Beasley says WesternGeco has implemented a type of compressive sensing on the source side, called SimSource, a simultaneous source acquisition and processing technique. This technology, Beasley says, allows for two or more seismic sources to be active in the field at one time, both able to recover data.

“This breaks all the rules for geophysicists,” he says. “The commercial introduction has been some time coming, because it is totally contrary to all the principals of geophysical data acquisition. We don’t like to have more than one source active because one air gun source looks like another, so when you record two that are active at the same time on the same record, how can you tell which information came from which source? Different techniques allow us to do this separation.”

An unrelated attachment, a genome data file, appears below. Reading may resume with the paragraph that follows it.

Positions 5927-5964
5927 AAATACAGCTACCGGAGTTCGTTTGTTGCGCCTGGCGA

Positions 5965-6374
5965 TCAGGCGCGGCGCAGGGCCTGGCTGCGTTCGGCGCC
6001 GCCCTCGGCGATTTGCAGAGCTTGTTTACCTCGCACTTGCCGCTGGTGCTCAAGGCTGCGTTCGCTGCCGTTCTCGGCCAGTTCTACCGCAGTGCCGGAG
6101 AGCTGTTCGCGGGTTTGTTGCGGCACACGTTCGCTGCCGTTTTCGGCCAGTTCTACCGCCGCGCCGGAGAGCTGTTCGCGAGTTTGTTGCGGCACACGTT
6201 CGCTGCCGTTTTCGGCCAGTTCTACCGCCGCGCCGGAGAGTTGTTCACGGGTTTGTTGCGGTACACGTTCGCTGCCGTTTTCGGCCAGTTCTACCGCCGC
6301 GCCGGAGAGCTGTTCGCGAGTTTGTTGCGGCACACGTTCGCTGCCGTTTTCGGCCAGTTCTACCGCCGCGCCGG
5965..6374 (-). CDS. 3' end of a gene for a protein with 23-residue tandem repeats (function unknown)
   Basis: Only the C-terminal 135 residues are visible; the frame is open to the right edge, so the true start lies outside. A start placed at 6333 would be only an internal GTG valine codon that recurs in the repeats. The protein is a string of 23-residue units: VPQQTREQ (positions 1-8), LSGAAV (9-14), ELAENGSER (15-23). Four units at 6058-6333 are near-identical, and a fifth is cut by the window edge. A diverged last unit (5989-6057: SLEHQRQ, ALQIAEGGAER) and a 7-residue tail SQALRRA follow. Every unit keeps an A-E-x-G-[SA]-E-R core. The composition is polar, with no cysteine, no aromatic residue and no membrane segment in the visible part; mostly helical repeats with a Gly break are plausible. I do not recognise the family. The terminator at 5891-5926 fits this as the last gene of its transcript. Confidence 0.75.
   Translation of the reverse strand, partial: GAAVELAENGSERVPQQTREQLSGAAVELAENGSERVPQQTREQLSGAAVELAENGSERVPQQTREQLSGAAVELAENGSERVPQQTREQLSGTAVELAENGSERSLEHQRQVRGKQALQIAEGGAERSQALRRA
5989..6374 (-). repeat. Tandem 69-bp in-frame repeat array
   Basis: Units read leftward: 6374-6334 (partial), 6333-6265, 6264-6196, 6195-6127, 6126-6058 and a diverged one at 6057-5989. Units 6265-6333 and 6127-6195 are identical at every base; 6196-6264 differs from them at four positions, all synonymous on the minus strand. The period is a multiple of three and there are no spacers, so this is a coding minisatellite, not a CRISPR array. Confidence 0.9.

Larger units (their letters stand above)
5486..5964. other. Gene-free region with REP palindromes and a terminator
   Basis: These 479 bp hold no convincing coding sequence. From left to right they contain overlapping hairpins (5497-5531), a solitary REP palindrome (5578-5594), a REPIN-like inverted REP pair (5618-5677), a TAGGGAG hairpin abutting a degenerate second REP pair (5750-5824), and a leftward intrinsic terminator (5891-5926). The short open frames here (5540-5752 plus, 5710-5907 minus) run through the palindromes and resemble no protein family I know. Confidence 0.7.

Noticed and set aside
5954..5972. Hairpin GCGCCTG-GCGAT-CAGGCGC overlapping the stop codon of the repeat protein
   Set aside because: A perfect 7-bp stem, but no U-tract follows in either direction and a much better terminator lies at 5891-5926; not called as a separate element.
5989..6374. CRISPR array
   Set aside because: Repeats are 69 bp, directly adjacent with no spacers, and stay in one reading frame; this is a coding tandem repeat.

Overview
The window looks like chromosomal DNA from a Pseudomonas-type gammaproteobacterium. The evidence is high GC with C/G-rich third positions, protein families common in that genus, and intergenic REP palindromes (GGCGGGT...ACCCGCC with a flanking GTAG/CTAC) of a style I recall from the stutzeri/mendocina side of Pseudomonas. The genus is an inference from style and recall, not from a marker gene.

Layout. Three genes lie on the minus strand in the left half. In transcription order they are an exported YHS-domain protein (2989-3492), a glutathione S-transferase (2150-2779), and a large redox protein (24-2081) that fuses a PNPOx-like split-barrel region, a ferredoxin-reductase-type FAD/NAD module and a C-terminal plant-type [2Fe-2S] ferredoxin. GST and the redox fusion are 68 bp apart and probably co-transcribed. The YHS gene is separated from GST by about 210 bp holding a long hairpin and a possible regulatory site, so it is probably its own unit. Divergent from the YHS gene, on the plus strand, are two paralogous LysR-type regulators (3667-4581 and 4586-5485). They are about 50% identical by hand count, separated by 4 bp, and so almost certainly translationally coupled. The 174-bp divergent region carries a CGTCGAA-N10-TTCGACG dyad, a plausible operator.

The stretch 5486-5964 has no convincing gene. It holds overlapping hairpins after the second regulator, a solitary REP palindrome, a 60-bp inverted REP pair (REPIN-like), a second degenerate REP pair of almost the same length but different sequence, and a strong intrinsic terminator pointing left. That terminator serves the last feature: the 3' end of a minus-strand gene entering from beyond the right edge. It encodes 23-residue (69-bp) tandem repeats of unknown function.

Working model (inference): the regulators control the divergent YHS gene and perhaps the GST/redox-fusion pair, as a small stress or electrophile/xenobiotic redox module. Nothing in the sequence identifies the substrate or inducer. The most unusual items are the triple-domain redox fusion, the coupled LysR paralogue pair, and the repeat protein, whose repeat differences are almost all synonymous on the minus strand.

Beasley says having two sources active allows for recording more data in the same time frame. “In the geophysical industry, time is money,” he says. “By compressing the data at the acquisition phase, this allows us to gain factors of efficiency that you wouldn’t with just a single source active.

“We believe that compressive sensing will revolutionize the data acquisition world in general, not just seismic,” Beasley says. “The need for compressive acquisition will be extremely important.”

 

Deploying an air gun umbilical. Photo from OceanGeo. 

Handling big data

Big data affects all aspect of the oil and gas industry and the software development business is no exception.

“Data size and data diversity is a huge challenge in our industry,” says Duane Dopkin, executive vice president of geoscience at subsurface software developer Paradigm. “The volume of metadata that has to be managed and referenced, the diversity of data that has to be consumed in our software platforms, and the volumes of data that needs to be visualized, interpreted, and modeled, puts a lot of pressure on software developers to accommodate that.”

Dopkin notes the need for compression and the need for software to comply with this technology.